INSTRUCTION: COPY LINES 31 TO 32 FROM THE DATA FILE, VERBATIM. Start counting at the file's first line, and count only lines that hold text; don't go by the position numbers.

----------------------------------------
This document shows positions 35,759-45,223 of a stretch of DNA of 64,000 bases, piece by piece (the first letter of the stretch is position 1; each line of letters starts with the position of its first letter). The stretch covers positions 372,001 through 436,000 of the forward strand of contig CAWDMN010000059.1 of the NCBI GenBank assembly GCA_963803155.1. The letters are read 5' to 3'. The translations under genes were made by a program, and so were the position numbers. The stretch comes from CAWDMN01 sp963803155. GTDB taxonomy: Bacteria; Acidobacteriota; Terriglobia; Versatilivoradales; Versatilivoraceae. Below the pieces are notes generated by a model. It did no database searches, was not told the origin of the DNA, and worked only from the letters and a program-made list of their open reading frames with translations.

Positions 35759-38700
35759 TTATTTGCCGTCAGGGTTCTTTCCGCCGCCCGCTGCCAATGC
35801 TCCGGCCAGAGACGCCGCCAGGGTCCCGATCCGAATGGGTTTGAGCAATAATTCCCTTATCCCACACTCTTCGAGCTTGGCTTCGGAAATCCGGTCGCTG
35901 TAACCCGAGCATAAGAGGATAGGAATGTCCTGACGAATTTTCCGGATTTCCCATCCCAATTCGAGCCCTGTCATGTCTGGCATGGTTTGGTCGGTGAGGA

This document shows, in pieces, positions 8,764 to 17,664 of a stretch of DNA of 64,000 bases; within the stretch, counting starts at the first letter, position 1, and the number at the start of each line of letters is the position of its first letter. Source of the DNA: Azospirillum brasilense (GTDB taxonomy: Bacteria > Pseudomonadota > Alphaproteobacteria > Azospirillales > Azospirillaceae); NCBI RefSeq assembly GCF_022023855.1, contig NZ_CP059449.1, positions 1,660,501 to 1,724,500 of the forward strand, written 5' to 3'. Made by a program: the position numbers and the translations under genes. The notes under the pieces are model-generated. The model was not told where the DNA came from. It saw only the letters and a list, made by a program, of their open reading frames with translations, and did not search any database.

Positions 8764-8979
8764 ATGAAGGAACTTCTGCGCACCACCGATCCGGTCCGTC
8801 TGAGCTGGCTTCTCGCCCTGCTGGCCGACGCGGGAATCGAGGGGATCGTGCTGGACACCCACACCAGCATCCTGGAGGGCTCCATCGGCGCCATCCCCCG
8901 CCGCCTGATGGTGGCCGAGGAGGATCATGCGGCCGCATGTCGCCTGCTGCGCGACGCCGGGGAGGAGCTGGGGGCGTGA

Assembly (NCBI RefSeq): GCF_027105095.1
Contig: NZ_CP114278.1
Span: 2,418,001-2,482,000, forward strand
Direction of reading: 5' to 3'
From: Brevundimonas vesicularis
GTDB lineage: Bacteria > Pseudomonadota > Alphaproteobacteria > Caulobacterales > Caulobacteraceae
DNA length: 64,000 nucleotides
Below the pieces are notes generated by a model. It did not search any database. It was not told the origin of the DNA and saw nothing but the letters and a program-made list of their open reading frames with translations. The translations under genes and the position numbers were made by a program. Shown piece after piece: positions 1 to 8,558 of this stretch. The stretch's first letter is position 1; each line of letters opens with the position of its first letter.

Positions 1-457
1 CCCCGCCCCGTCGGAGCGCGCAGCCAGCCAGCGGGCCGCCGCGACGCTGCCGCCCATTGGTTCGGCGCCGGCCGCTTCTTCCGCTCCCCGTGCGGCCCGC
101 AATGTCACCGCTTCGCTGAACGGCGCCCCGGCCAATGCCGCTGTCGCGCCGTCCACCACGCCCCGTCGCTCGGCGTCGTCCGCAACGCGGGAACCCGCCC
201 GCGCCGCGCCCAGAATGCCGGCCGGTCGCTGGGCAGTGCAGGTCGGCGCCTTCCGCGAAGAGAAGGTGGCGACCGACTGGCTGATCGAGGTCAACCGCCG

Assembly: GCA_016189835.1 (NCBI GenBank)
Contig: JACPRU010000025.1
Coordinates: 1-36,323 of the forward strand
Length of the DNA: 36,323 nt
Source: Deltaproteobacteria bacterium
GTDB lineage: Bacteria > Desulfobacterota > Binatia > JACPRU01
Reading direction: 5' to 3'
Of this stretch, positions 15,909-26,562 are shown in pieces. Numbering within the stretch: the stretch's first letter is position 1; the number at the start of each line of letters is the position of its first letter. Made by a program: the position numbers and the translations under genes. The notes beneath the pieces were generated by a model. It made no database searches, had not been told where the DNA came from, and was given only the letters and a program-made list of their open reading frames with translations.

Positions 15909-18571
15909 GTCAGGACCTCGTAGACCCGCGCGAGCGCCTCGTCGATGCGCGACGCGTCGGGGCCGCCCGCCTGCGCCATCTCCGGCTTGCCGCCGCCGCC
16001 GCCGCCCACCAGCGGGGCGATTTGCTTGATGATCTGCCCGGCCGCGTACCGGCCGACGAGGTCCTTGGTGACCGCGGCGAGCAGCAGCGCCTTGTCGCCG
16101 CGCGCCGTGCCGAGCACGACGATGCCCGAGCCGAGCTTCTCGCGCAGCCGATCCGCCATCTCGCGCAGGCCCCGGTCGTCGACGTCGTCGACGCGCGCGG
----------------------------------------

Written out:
Positions 15909-18571
15909 GTCAGGACCTCGTAGACCCGCGCGAGCGCCTCGTCGATGCGCGACGCGTCGGGGCCGCCCGCCTGCGCCATCTCCGGCTTGCCGCCGCCGCC